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Given a function $f(x)$, we can approximate $x_r$ where $f(x_r)=0$ , by using Newton's method:

$$x_{n+1}=x_n -\frac{f(x_n)}{f'(x_n)} $$

The method only works when 'you choose an $x_0$ near enough to $x_r$'.

My questions are:

1.) When does this series converge?

2.) Given that the series converges, what is the order of convergence?

If it depends on $f(x)$, then let me define $f(x)=e^x-x-1.9\cos{x}$

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up vote 4 down vote accepted

When $|f'(x)|<1 \ \forall x \in (a,b), \ f(x)$ will converges to a root in $(a,b)$ given a start value in $(a,b)$. The rate of convergence is quadratic for roots of multiplicity $m=1$. for $m>1$ convergence is linear but in that case $x_{n+1}=x_n-m\frac{f(x_n)}{f'(x_n)}$ will have a quadratic convergence rate.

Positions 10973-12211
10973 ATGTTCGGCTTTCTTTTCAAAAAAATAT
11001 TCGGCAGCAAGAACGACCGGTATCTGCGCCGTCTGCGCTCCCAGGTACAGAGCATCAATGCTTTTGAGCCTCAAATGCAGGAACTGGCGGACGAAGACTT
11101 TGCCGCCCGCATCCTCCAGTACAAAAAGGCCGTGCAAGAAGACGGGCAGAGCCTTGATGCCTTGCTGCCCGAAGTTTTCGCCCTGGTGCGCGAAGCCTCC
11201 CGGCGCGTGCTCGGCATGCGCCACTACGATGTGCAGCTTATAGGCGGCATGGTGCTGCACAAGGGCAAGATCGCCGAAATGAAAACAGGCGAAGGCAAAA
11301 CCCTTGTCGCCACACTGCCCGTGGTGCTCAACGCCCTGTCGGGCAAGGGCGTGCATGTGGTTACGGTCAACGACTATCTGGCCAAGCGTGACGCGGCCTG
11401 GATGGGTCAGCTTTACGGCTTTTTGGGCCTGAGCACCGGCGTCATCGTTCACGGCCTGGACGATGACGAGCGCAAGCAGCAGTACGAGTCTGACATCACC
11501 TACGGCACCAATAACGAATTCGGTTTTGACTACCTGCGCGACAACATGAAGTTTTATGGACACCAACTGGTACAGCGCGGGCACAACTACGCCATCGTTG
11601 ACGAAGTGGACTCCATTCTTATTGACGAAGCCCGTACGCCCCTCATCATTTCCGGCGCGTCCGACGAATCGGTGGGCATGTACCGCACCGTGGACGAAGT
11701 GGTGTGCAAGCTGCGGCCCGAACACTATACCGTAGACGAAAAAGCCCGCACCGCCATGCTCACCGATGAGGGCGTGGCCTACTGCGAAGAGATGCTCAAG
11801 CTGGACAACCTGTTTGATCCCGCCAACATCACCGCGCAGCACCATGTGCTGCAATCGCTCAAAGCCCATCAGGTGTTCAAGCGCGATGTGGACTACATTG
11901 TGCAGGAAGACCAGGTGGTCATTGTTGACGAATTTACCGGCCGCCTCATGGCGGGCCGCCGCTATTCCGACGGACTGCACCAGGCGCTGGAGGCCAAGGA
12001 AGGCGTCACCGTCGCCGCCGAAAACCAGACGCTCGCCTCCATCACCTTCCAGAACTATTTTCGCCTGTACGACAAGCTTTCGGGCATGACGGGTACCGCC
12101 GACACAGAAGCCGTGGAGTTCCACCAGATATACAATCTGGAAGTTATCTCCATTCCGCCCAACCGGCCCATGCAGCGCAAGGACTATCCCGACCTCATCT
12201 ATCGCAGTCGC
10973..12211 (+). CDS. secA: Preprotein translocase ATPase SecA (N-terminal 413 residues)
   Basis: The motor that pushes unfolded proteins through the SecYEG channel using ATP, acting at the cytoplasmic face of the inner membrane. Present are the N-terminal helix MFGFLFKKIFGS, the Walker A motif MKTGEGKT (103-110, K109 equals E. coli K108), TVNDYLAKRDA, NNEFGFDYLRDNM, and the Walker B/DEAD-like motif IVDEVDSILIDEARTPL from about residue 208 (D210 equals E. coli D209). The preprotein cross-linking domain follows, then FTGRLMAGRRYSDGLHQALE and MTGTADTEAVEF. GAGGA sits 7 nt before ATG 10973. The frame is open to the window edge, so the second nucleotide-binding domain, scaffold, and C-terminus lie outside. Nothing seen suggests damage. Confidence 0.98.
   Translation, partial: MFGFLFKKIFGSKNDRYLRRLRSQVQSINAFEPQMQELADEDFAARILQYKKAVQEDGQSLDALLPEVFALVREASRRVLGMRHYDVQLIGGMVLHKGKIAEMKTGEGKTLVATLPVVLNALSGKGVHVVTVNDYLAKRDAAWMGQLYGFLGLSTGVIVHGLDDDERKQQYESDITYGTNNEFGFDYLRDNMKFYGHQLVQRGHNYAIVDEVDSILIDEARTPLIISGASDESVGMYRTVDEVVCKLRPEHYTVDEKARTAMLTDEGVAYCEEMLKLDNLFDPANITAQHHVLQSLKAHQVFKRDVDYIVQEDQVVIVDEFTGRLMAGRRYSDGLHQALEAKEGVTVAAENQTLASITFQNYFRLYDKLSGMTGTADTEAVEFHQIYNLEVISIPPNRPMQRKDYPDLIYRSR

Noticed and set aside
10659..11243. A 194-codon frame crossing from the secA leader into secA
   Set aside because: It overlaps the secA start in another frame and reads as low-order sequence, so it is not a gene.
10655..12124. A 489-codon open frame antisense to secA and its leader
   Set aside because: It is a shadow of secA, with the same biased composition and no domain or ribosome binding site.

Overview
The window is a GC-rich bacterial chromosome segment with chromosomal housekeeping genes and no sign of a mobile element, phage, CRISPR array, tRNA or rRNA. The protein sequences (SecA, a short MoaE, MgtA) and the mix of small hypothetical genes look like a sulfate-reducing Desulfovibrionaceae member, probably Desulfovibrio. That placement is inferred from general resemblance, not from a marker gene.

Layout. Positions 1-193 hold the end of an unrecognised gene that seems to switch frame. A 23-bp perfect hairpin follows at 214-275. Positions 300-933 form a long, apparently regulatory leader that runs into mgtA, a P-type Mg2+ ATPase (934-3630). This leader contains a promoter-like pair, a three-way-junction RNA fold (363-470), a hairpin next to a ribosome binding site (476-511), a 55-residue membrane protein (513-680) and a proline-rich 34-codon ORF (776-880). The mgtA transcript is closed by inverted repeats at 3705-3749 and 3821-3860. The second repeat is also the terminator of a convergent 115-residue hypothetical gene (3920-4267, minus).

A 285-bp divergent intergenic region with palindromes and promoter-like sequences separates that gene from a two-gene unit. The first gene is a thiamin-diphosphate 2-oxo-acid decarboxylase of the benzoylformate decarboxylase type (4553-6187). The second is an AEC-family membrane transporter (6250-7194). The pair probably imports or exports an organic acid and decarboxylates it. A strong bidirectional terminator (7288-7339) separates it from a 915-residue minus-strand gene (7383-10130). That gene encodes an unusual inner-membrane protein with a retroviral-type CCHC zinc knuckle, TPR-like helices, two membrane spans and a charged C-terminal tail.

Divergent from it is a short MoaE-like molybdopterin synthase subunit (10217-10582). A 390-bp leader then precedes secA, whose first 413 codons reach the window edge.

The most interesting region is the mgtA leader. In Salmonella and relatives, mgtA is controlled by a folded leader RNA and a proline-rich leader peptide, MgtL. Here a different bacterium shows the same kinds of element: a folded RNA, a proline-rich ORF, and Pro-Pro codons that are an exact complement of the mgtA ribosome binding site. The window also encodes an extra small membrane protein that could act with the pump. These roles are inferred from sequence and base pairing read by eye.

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Thanks a lot. What do you mean by roots of multiplicity of $m$ exactly? –  MSKfdaswplwq May 20 '13 at 20:29
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@JoyeuseSaintValentin A root $x$ of multiplicity $m$ is a root for which $f^{(m-1)}(x)=0$ but $f^{(m)}(x)\neq 0$. The motivating example is polynomials; for instance, $f(x)=x^3-4x^2+5x-2=(x-1)^2(x-2)$ has a root of multiplicity $2$ at $x=1$, since $f(1)=0$ and $f'(1)=0$ but $f''(1)=-2\neq 0$. –  Steven Stadnicki May 20 '13 at 20:39
    
tnx, i thought that is was something like that :) –  MSKfdaswplwq May 20 '13 at 20:41
    
@Angela Nicely explained. Could you explain me how $x_{n+1}=m\frac{f(x_n)}{f'(x_n)}$ for $m >1$? –  srijan May 20 '13 at 23:46
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